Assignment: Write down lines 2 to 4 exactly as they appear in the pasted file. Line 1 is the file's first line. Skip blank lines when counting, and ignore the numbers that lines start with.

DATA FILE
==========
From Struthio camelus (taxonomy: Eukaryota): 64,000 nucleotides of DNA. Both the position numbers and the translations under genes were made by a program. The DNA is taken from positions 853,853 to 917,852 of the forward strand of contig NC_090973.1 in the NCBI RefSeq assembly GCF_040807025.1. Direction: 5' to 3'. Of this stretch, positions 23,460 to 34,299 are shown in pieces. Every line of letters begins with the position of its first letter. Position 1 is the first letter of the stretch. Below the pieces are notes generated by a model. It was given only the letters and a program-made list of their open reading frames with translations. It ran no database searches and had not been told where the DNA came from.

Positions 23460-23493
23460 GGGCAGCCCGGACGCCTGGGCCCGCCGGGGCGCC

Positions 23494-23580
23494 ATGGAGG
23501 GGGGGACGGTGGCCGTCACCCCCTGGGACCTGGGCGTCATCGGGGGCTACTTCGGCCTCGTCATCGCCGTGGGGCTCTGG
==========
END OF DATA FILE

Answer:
Positions 23460-23493
23460 GGGCAGCCCGGACGCCTGGGCCCGCCGGGGCGCC

Positions 23494-23580